JDK1.8 HashMap源码解析(四) 为什么HashMap桶中链表长度个数超过8才转为红黑树
- JDK1.8 HashMap源码解析 目录
首先强调一点，HashMap桶中， 并不是链表长度个数超过8一定会转为红黑树。 见文章。
/** * The bin count threshold for using a tree rather than list for a * bin. Bins are converted to trees when adding an element to a * bin with at least this many nodes. The value must be greater * than 2 and should be at least 8 to mesh with assumptions in * tree removal about conversion back to plain bins upon * shrinkage. */ /** * JDK1.8 新加，阈值，Entry链表最大长度。 * 当桶中节点上的链表长度大于8，将链表转成红黑树存储； */ static final int TREEIFY_THRESHOLD = 8;
/* * Implementation notes. * * This map usually acts as a binned (bucketed) hash table, but * when bins get too large, they are transformed into bins of * TreeNodes, each structured similarly to those in * java.util.TreeMap. Most methods try to use normal bins, but * relay to TreeNode methods when applicable (simply by checking * instanceof a node). Bins of TreeNodes may be traversed and * used like any others, but additionally support faster lookup * when overpopulated. However, since the vast majority of bins in * normal use are not overpopulated, checking for existence of * tree bins may be delayed in the course of table methods. * * Tree bins (i.e., bins whose elements are all TreeNodes) are * ordered primarily by hashCode, but in the case of ties, if two * elements are of the same "class C implements Comparable<C>", * type then their compareTo method is used for ordering. (We * conservatively check generic types via reflection to validate * this -- see method comparableClassFor). The added complexity * of tree bins is worthwhile in providing worst-case O(log n) * operations when keys either have distinct hashes or are * orderable, Thus, performance degrades gracefully under * accidental or malicious usages in which hashCode() methods * return values that are poorly distributed, as well as those in * which many keys share a hashCode, so long as they are also * Comparable. (If neither of these apply, we may waste about a * factor of two in time and space compared to taking no * precautions. But the only known cases stem from poor user * programming practices that are already so slow that this makes * little difference.) * * Because TreeNodes are about twice the size of regular nodes, we * use them only when bins contain enough nodes to warrant use * (see TREEIFY_THRESHOLD). And when they become too small (due to * removal or resizing) they are converted back to plain bins. In * usages with well-distributed user hashCodes, tree bins are * rarely used. Ideally, under random hashCodes, the frequency of * nodes in bins follows a Poisson distribution * (http://en.wikipedia.org/wiki/Poisson_distribution) with a * parameter of about 0.5 on average for the default resizing * threshold of 0.75, although with a large variance because of * resizing granularity. Ignoring variance, the expected * occurrences of list size k are (exp(-0.5) * pow(0.5, k) / * factorial(k)). The first values are: * * 0: 0.60653066 * 1: 0.30326533 * 2: 0.07581633 * 3: 0.01263606 * 4: 0.00157952 * 5: 0.00015795 * 6: 0.00001316 * 7: 0.00000094 * 8: 0.00000006 * more: less than 1 in ten million * * The root of a tree bin is normally its first node. However, * sometimes (currently only upon Iterator.remove), the root might * be elsewhere, but can be recovered following parent links * (method TreeNode.root()). * * All applicable internal methods accept a hash code as an * argument (as normally supplied from a public method), allowing * them to call each other without recomputing user hashCodes. * Most internal methods also accept a "tab" argument, that is * normally the current table, but may be a new or old one when * resizing or converting. * * When bin lists are treeified, split, or untreeified, we keep * them in the same relative access/traversal order (i.e., field * Node.next) to better preserve locality, and to slightly * simplify handling of splits and traversals that invoke * iterator.remove. When using comparators on insertion, to keep a * total ordering (or as close as is required here) across * rebalancings, we compare classes and identityHashCodes as * tie-breakers. * * The use and transitions among plain vs tree modes is * complicated by the existence of subclass LinkedHashMap. See * below for hook methods defined to be invoked upon insertion, * removal and access that allow LinkedHashMap internals to * otherwise remain independent of these mechanics. (This also * requires that a map instance be passed to some utility methods * that may create new nodes.) * * The concurrent-programming-like SSA-based coding style helps * avoid aliasing errors amid all of the twisty pointer operations. */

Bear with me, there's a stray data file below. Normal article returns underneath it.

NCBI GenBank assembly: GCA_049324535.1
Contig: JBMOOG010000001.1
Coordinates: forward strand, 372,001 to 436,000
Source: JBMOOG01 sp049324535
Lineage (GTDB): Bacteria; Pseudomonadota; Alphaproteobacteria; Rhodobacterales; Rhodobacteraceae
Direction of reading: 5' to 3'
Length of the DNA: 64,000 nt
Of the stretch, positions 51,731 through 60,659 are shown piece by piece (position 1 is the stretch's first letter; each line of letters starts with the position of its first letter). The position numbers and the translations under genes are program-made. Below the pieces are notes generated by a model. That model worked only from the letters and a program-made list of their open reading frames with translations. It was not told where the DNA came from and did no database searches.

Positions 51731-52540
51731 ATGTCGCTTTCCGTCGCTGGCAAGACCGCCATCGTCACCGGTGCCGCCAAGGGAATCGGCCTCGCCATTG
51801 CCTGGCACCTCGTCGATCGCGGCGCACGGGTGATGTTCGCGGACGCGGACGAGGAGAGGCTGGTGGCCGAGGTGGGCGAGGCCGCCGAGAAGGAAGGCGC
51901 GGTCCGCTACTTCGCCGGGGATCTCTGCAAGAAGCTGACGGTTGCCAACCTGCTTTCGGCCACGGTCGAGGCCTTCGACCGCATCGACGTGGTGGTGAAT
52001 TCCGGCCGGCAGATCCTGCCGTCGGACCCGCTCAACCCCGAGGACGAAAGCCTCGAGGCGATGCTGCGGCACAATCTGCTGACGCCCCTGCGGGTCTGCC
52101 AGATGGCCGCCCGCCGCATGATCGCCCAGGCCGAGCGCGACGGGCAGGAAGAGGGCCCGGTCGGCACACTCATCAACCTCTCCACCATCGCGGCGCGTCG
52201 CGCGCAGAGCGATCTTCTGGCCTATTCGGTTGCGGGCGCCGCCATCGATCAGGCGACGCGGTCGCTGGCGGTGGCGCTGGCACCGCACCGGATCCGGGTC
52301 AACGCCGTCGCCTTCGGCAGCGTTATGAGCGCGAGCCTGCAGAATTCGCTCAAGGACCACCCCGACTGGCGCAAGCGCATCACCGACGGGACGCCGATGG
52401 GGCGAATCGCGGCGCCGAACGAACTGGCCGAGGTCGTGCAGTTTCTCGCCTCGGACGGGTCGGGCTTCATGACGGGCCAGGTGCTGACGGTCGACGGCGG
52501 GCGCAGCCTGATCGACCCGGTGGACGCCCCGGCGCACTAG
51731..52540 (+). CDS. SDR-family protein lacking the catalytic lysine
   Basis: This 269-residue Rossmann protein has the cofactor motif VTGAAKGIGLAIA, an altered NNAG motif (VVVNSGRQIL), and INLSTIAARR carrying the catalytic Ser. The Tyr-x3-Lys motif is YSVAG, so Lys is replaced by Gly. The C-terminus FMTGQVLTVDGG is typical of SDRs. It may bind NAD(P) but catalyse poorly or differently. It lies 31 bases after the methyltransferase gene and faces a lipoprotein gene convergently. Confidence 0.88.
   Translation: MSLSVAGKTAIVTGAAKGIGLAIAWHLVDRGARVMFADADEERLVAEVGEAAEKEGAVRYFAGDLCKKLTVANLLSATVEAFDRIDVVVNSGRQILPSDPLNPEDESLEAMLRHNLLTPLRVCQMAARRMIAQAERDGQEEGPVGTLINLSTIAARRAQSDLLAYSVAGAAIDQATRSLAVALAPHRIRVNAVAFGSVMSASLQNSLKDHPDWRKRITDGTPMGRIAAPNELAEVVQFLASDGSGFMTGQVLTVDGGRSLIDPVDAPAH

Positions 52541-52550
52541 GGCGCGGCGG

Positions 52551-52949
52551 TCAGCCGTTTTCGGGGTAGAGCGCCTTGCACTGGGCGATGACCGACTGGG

This map usually acts as a binned (bucketed) hash table, but when bins get too large, they are transformed into bins of TreeNodes, each structured similarly to those in java.util.TreeMap.
Because TreeNodes are about twice the size of regular nodes, we use them only when bins contain enough nodes to warrant use (see TREEIFY_THRESHOLD). And when they become too small (due to removal or resizing) they are converted back to plain bins.
In usages with well-distributed user hashCodes, tree bins are rarely used. Ideally, under random hashCodes, the frequency of nodes in bins follows a Poisson distribution (http://en.wikipedia.org/wiki/Poisson_distribution) with a parameter of about 0.5 on average for the default resizing threshold of 0.75, although with a large variance because of resizing granularity. Ignoring variance, the expected occurrences of list size k are (exp(-0.5) * pow(0.5, k) / factorial(k)).
The first values are: 0: 0.60653066 1: 0.30326533 2: 0.07581633 3: 0.01263606 4: 0.00157952 5: 0.00015795 6: 0.00001316 7: 0.00000094 8: 0.00000006 more: less than 1 in ten million